- The formalisation of a witness protection scheme is a landmark moment with the potential to improve India’s low conviction rates.
Failure of many criminal cases:
- The failure of many criminal cases after witnesses turn hostile in court and reject the prosecution case epitomises a dysfunctional criminal justice delivery system. A prosecution witness contradicting the chargesheet points to two scenarios: either the accused has been falsely implicated or the witness has been threatened/ influenced. Both damage the credibility of the state that prosecutes and the police that investigates.
- This is where a witness protection scheme reassures witnesses that their security and interests will be safeguarded. The Asaram rape case in which multiple witnesses were killed was the trigger for reform but the new scheme must scale beyond high-profile cases. Power relations and a climate of impunity lurk behind many offences and witnesses are particularly vulnerable. Take rape victims who face immense pressure to compromise and recant their testimonies during trial. If the scheme works, the presently abysmal 25% conviction rate in rape cases will improve significantly.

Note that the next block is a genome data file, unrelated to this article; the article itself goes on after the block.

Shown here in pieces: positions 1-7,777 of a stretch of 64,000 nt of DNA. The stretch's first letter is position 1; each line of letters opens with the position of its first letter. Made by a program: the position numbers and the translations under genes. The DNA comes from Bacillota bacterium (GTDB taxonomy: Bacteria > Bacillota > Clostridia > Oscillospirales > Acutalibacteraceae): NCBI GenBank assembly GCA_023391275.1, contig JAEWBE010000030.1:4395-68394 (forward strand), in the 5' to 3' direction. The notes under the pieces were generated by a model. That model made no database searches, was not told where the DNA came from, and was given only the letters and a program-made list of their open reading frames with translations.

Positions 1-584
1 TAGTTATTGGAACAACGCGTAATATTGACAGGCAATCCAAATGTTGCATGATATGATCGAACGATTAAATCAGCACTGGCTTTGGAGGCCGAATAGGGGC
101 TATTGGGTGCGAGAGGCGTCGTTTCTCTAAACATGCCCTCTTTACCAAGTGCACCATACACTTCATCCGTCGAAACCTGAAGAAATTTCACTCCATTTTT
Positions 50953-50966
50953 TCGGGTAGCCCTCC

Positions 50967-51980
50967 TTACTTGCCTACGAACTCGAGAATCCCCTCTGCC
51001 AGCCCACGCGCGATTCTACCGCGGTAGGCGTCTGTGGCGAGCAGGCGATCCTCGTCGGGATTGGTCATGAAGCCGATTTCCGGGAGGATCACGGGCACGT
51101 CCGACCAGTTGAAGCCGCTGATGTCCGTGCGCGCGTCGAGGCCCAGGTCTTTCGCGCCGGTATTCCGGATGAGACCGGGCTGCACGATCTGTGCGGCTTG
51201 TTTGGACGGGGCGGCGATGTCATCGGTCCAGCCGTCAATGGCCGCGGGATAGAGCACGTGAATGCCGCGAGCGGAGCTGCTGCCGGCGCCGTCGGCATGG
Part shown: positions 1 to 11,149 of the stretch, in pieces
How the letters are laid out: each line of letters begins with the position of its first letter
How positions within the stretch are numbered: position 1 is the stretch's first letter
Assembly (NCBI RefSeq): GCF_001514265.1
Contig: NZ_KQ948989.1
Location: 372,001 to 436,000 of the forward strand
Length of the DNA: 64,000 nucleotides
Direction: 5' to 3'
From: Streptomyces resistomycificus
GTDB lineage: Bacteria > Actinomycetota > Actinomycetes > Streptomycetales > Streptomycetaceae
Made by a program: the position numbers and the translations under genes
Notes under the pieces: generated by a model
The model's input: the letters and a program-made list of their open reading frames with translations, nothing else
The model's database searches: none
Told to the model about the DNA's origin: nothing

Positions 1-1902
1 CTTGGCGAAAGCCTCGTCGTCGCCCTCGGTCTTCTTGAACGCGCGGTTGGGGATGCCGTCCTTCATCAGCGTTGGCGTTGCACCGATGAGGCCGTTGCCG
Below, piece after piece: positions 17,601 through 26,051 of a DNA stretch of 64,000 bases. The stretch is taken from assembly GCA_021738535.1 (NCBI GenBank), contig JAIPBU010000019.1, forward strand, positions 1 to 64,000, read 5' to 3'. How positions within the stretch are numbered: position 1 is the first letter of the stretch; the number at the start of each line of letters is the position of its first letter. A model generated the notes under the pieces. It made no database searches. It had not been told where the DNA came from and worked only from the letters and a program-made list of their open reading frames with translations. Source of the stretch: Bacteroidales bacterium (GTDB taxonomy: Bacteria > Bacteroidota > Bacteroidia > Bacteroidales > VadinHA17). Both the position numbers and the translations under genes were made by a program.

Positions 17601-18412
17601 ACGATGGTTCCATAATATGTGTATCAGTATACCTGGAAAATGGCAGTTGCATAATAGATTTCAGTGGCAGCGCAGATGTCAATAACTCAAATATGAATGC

- The scheme revolves heavily around a “competent authority” which will adjudicate on witness protection demands and seek “threat analysis” reports from the police.
- It envisions constant police protection to witnesses, lodging them in safe houses or giving them new identities if necessary. But the ground reality is a manpower crunch which makes it difficult for cops to keep track of witnesses and even ensure their presence in court. This allows the accused to freely intimidate witnesses and spurs police to broker settlements.
- From watching haplessly as cases fail, state governments have another opportunity to professionalise police forces.
- To ensure the success of witness protection, states must implement Supreme Court guidelines on police reforms too.